It might be argued that in this scenario, the trial court denied the petitioner a fair trial by not declaring a mistrial or delivering a curative instruction to the jury on its own initiative. This argument is flawed, however. In the absence of a defense motion for mistrial, a court is not likely to declare a mistrial *966 because this may operate to acquit the defendant. See United States v. Dinitz, 424 U.S. 600, 96 S. Ct. 1075, 47 L. Ed. 2d 267 (1976). A defendant is constitutionally entitled to proceed to verdict once jeopardy has attached. The sua sponte declaration of a mistrial, without the defendant's consent, would deny him that right and he could contend, prior to retrial, that retrial would constitute double jeopardy. See id. at 609, 96 S. Ct. at 1080 ("The important consideration, for purposes of the Double Jeopardy Clause, is that the defendant retain primary control over the course to be followed in the event of [prejudicial prosecutorial] error."). Accordingly, in the second scenario, it would be difficult for a petitioner to argue successfully that the trial judge denied him due process by failing to declare a mistrial on his own initiative.
 
The sua sponte delivery of a curative instruction is not something that habeas courts require, in retrospect, every time a prosecutor has engaged in overreaching conduct. To be sure, there are occasions when a trial judge, without a request from counsel, interrupts the proceedings to deliver a cautionary instruction to eliminate undue prejudice. It does not follow, however, that the failure of the court to interrupt the proceeding to give a cautionary instruction amounts to constitutional error. Often, the delivery of a cautionary instruction would defeat defense strategy; accordingly, defense counsel frequently do not request such an instruction.

Id. at 1519, n. 19. This Court finds the reasoning of Willis applicable to the claims Basile raises here. That is, whether Basile's constitutional rights were violated by the admission of these challenged statements depends on whether his trial counsel's defense strategy of not objecting to testimony which suggested that Richard DeCaro wanted his wife dead and framed Basile, a car thief, for her murder, was a reasonable trial strategy. If this strategy was reasonable, then "no due process claim arises." Carter, 929 F.2d at 1297, n. 2 (citing Willis, 838 F.2d at 1519). If this strategy was not reasonable, then the Court must decide whether Basile was prejudiced by counsel's failure to object. Strickland v. Washington, 466 U.S. 668, 687, 104 S. Ct. 2052, 80 L. Ed. 2d 674 (1984). In any event, the trial court's declining to sua sponte issue a curative instruction or declare a mistrial does not give rise to a constitutional claim under either the Fourteenth or Sixth Amendments in this case. See Carter, 929 F.2d at 1297, n. 2; Swofford v. Dobucki, 137 F.3d 442, 446 n. 2 (7th Cir.1998) (finding no Confrontation Clause violation where petitioner could not overcome presumption that defense counsel's failure to object might be considered sound trial strategy).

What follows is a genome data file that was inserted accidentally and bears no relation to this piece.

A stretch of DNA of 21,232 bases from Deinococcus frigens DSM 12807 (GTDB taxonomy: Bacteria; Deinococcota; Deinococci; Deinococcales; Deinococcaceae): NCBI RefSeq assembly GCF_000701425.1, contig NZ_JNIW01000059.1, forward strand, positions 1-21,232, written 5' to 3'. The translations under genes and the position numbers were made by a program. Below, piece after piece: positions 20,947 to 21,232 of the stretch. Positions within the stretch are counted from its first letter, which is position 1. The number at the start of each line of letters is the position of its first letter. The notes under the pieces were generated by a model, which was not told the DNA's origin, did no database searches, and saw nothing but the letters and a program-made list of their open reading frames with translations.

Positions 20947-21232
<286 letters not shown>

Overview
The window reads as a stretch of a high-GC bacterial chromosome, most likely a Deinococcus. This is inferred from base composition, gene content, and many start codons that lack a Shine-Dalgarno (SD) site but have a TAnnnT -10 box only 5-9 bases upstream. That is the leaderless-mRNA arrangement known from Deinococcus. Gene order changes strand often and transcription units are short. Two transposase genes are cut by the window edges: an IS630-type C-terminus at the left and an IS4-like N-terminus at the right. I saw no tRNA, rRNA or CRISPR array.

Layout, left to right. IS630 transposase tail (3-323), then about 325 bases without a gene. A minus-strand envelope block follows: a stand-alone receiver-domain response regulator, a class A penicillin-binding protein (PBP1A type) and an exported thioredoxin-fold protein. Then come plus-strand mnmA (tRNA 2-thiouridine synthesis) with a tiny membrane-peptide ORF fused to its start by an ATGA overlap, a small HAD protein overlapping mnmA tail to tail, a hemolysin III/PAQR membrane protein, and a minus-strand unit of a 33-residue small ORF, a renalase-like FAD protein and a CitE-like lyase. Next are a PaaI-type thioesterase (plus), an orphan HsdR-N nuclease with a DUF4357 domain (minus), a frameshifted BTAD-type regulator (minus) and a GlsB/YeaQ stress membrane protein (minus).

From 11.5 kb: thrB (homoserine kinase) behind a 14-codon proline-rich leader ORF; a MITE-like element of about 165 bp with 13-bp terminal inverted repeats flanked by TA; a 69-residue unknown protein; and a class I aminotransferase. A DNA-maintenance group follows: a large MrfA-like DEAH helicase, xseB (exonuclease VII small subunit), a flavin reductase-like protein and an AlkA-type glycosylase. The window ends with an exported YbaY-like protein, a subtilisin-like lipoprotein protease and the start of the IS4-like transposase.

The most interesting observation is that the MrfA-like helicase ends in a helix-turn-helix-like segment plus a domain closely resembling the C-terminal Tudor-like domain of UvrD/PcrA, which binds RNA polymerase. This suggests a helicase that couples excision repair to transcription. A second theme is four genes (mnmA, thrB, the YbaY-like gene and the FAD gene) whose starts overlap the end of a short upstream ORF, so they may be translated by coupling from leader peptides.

In determining whether the state court's finding that defense counsel was not ineffective was an unreasonable application of established Supreme Court precedent, the Court turns to the familiar Strickland test, under which Basile must show both deficient performance and prejudice to prevail. 466 U.S. at 687, 104 S. Ct. 2052. Specifically, Basile "must overcome the presumption that, under the circumstances, the challenged action might be considered sound trial strategy," id. at 689, 104 S. Ct. 2052, as his defense counsel testified it was. Furthermore, "[t]he Supreme Court has recognized that strategies devised after extensively investigating the law and facts relevant to any and all probable options are virtually unchallengeable." Bell v. Evatt, 72 F.3d 421, 429 (4th Cir.1995). That the trial strategy was ultimately unsuccessful does not, standing alone, prove prejudice or that the counsel was ineffective. Id. Nor should a court second-guess such strategy in hindsight. Rodden v. Delo, 143 F.3d 441, 448 (8th Cir.1998).

Here, the Court finds that defense counsel's strategy of not objecting to hearsay statements that contributed to her defense theory that the DeCaro's marriage was on the rocks, that DeCaro wished his wife *967 dead, and that he hired Basile to steal his van and Blazer and then framed him for the murder of his wife was reasonable. The Court further finds that each of the statements which Basile now challenges can reasonably be construed as having contributed to this defense theory.[6] It is true, as Basile asserts, that these statements implicated Basile as a car thief, working for a man who wanted someone to kill his wife. But Basile "fails to acknowledge that his trial counsel confronted a difficult situation." Bell, 72 F.3d at 429.

Faced with considerable evidence that Basile had stolen the DeCaros' cars for money, including, most damningly, the DeCaros' Blazer on the day of Elizabeth's murder, defense counsel made a reasonable decision to construct Basile's defense around the theory that he was a car thief set up by a man who wanted someone to kill his wife and accordingly did not object to statements which appeared to support this theory. Therefore, defense counsel's performance was not deficient, and the state court's denial of Basile's claims of ineffective assistance of counsel was a reasonable application of Strickland. Basile's ground five claims are denied.

 
F. GROUND SIX: VICTIM IMPACT EVIDENCE